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How Microsoft envisioned the smart home in 1999

Internet of Things

Since the Internet of Things became a trending topic in the past few years, talk about the "smart home" has become somewhat exhausting. We all know what’s possible and why we would want it, and at this point we’re more concerned with how long it’ll be until our things are connected to this much-discussed Internet of Things.

But the major tech companies have seen this coming for decades, and in the 90's they began quietly preparing for it so they’d be ready for 2014, when the Internet of Things would start to become an actual source of revenue.

See also: 15 weird things in the Internet of Things

Fifteen years ago, Microsoft put together a video that seems like it would have even been dated in 1999 portraying how the family of the future would interact with their smart home. Some of the features are pretty spot-on, while others have already been made obsolete by smartphones and tablets.

The video starts off with biometric authentication for home entry, the idea being that a camera at the front door will scan either the iris or the fingerprints of those trying to get into the home and allow only those who are approved. This technology does exist, of course, but it’s not very common, and given the inconvenience of having to endure a biometric scan every time you want to get in – say, when you’ve forgotten your sunglasses and just need to run in and grab them – I’d say good-old keys still get the job done. Even most luxury apartment buildings still employ the old buzz-and-respond method at the front door.

From there, we see the smart thermostat. Here, it’s a touchscreen attached to the wall, which the user taps to select preset temperature conditions. This is actually a little less convenient than the remote control via smartphone that connected thermostats offer today, and takes us back to a time when nobody could imagine carrying tiny internet-connected computer in their pocket.

Speaking of which, the video also shows voicemails being played over speakers that the user has apparently installed throughout the house. Imagine spending money on speakers and a voicemail system only to find that everyone you know would rather just text you?

We do get to see a text message (oddly enough sent from a desktop PC to a cellphone) on a 1999 version of a smartphone. It looks more like the original Nintendo Gameboy than any smartphone on the market, but with a rectangular touchscreen, it shows pretty impressive foresight.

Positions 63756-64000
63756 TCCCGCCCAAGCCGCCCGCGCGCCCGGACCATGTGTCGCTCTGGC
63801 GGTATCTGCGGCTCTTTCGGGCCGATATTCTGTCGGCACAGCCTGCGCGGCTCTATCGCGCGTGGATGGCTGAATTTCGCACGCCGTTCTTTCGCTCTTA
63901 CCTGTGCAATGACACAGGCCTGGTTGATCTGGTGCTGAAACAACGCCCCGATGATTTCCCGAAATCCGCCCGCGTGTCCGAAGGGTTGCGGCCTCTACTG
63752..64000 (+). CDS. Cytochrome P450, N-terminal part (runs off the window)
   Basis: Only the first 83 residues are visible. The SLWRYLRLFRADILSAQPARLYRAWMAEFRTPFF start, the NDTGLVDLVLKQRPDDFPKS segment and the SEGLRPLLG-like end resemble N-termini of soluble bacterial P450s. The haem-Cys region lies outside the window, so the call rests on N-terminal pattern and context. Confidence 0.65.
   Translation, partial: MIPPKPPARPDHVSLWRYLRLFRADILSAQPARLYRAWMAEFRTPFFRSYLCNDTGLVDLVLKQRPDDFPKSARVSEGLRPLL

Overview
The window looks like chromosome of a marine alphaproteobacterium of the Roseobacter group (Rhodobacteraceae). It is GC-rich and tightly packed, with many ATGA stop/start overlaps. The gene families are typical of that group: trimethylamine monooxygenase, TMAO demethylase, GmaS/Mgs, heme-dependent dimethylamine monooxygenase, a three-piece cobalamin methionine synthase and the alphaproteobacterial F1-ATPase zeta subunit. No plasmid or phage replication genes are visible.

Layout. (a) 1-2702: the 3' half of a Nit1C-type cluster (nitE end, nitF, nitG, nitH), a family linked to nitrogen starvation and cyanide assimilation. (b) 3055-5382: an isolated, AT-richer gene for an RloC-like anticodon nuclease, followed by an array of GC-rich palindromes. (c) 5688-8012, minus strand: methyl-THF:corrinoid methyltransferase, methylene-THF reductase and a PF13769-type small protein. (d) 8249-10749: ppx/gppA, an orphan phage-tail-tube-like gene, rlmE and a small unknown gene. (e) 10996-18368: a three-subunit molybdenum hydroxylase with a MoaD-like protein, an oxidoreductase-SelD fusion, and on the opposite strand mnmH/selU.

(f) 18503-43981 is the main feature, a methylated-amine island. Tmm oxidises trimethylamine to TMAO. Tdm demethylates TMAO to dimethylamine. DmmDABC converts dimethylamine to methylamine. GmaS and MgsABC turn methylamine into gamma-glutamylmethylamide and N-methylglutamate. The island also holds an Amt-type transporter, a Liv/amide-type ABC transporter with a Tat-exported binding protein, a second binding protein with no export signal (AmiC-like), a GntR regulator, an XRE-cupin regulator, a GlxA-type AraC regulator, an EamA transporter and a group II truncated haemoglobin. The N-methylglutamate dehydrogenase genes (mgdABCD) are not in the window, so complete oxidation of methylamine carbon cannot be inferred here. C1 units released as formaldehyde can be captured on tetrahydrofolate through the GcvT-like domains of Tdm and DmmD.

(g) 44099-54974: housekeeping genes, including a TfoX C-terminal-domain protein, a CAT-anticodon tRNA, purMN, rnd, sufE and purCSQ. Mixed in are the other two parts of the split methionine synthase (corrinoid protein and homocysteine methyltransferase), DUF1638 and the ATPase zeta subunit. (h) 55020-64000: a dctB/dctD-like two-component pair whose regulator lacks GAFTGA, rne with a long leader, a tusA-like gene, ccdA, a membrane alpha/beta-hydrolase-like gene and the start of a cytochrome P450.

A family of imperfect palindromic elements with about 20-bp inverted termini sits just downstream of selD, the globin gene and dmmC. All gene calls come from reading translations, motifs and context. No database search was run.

The desktop PC in the kitchen is another expected innovation that’s already obsolete when people would just use their smartphone or tablet, but what they use it for is a little bit creepy. In 1999, Microsoft’s vision of the future smart home involved GPS tracking for every member of the family, so a central hub in the kitchen could show where they are at all times. I’m not sure if this is just something that’ll never happen or just something that hasn't happened yet, but I am sure it would correlate with a sudden spike in divorce rate.

Voice control makes an appearance, but is not nearly as common as it should be. The family in the video use it to make a phone call, but use a desktop PC to send text messages and a wall-mounted touchscreen to control appliances. Why not just use voice command for all of it?

One of the more impressive predictions is how groceries were handled. It shows a prototype of the grocery-scanning wand that Amazon would go on to release this year, as well as the smart trashcan that scans the item being thrown away and automatically adds it to a list of groceries that need to be re-stocked. If there’s one thing we could take away from this video, it’s the idea of syncing grocery lists with grocery stores for home delivery. All the technology is here to do this right now, and it’s surprising no one has turned the traditional grocery shopping process on its head.

Overall, Microsoft’s vision of the smart home in 1999 was more accurate than inaccurate, which, 15 years later, is pretty impressive. But you have to wonder if Microsoft would have made the video had they known it would be resurrected and immortalized on the internet, along with all its other embarrassing, 1990s corporate videos.

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